After Vertov the screen was raised and the event turned from accompanied screening to straight recital, with Nyman delivering a programme mostly drawn from his recent album The Piano Sings. This featured solo piano versions of some of Nyman's non-Greenaway scores, and set out to explore the more lyrical side of his work. That it certainly did, but after the first few pieces (from Michael Winterbottom's Wonderland) the plodding left hand, slow pace and simple melodies gradually started to lose their fascination, and - especially after the dynamism of the Vertov - one started to feel these pieces for what they were - scores without a film. At the end of one piece, even Nyman had to stifle a yawn. Many seemed to fall between two stools, lacking either the mesmerising starkness of Glass, Adams or Reich or the voluptuousness of Nyman's pieces for The Piano. But it was really the programme that was the problem. Individually, the slower pieces have their own distinct charm and character, but en masse they had the effect of a symphony with four consecutive slow movements - they simply lacked variation, and it was the similarities rather than the differences that ended up being emphasised.

Then came The Piano. Written as solo piano pieces from the start and with a richness some of the others lacked, these immediately transformed the mood, eliciting spontaneous applause and almost a whoop from one corner. Although Nyman is understandably uneasy with its ‘greatest hits' status, it was worth attending just for this - and never were the reasons for its popularity clearer.

After a tense delay during which the film seemingly refused to actually start (the absurd humour of which was strangely fitting) it was time for another change of pace with Vigo's À Propos de Nice. In this daft but often poignant confection, Vigo's eye takes a playful and often mischievous delight in... well, almost everything. Startled cats, drunken dancing girls, pensive statues, oversized carnival heads, overdressed tourists - all reel, dart and totter about before Vigo's hyperactive camera, which indulges every opportunity to crack visual puns or play games with scale and perspective (what appears to be one of Nice's huge palm trees turns out to be a pot plant). The carnival sequence in particular was a complete joy, with Nyman's frenetic, upbeat score perfectly suiting the slightly crazed party mood.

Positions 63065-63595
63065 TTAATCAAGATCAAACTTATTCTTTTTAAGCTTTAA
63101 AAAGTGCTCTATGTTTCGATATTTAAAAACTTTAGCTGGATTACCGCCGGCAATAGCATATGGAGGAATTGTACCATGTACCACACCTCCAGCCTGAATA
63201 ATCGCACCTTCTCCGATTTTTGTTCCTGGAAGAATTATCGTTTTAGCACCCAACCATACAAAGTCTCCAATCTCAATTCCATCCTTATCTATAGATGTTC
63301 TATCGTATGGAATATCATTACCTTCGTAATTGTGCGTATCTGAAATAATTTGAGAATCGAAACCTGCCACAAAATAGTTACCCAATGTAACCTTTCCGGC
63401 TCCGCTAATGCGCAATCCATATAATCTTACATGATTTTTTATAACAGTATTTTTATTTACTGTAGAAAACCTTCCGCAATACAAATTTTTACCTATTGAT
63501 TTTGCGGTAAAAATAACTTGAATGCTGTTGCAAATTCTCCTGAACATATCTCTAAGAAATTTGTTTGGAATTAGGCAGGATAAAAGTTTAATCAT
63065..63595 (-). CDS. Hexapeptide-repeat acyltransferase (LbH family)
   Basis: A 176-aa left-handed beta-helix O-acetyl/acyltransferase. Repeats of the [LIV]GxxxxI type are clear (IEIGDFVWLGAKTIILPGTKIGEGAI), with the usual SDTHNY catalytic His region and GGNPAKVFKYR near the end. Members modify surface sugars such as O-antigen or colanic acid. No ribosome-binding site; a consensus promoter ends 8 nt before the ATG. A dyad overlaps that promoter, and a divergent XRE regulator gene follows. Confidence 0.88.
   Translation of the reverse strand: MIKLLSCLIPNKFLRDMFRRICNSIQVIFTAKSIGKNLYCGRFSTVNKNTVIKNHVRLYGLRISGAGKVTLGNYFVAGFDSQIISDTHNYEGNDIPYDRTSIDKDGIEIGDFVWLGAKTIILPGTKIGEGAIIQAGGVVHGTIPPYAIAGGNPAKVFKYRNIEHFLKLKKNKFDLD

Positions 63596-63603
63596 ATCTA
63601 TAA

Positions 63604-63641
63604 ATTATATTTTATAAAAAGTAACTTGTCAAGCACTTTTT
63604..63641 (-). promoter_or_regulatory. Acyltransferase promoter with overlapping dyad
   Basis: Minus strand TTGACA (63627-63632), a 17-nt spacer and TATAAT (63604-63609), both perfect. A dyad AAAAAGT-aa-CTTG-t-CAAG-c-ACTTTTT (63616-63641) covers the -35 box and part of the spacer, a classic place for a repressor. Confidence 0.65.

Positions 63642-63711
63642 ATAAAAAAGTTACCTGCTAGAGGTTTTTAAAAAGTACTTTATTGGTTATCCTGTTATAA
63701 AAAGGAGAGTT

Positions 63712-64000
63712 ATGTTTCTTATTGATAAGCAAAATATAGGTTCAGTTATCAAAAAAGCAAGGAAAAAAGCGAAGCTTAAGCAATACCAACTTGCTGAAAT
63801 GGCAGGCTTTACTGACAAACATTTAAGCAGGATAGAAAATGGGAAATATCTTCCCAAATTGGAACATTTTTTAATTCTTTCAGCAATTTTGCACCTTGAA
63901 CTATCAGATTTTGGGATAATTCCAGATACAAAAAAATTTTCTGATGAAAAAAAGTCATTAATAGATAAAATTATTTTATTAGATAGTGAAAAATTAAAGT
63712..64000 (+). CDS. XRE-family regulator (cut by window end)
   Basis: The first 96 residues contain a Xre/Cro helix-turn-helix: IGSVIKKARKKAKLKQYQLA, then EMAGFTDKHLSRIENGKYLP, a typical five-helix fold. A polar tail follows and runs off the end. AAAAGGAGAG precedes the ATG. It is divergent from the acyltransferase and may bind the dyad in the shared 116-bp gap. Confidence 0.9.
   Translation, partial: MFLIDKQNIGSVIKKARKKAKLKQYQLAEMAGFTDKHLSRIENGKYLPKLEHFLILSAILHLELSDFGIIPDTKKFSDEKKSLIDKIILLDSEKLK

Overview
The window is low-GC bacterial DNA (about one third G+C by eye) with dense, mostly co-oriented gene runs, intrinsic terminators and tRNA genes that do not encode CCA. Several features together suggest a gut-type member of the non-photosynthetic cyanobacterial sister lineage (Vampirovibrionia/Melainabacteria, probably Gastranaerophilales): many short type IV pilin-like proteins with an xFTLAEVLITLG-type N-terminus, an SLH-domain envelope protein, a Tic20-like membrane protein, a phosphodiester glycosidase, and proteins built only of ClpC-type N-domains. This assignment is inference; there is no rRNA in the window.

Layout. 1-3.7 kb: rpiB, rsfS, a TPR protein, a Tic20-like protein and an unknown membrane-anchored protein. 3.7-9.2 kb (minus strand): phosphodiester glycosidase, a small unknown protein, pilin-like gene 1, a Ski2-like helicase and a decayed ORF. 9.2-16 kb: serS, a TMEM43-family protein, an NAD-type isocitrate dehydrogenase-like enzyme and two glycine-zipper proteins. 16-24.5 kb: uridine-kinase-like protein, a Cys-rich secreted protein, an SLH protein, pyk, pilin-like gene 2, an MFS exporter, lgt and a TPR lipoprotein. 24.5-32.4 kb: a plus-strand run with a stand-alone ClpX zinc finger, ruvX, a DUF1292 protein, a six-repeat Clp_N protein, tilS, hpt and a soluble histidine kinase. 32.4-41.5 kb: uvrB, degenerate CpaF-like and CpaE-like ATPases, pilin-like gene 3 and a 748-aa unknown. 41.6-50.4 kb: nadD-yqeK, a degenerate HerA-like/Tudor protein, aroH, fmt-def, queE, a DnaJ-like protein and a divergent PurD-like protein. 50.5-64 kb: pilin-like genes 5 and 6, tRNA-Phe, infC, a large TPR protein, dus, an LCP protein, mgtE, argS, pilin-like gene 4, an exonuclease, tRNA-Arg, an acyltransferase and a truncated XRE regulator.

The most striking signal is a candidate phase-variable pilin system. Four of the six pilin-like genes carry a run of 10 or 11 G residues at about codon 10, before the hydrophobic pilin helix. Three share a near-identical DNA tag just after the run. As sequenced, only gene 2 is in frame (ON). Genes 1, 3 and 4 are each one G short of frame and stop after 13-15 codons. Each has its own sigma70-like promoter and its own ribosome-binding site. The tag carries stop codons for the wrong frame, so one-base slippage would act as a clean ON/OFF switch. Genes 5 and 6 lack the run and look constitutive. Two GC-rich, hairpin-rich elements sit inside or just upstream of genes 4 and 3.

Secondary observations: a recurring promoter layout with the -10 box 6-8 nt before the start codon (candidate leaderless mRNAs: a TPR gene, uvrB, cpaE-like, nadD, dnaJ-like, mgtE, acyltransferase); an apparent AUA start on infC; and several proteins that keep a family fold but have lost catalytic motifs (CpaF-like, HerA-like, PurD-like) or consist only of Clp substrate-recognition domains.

I have to be honest and say I rather forgot to listen to the score at this point, and simply became absorbed in the whole experience. Was that playfulness in the score, the film, or both? I couldn't tell. So, apologies to Mr Nyman for whatever I might have missed in the detail, but it would seem that in this the mission - for all to seamlessly merge in one total artwork - was fully accomplished.

Kino Pravda 21 (Dziga Vertov, 1925) - new score
Franklyn/Jack/Debbie (from Wonderland)
Diary of Love (from The End of the Affair)
Why (from The Diary of Anne Frank)
Odessa Beach (from Man with a Movie Camera)
If (from The Diary of Anne Frank)

Big My Secret/Silver-Fingered Fling/The Heart Asks Pleasure (from The Piano)
À Propos de Nice (Jean Vigo, 1930)
- new score

Writer: Toby Venables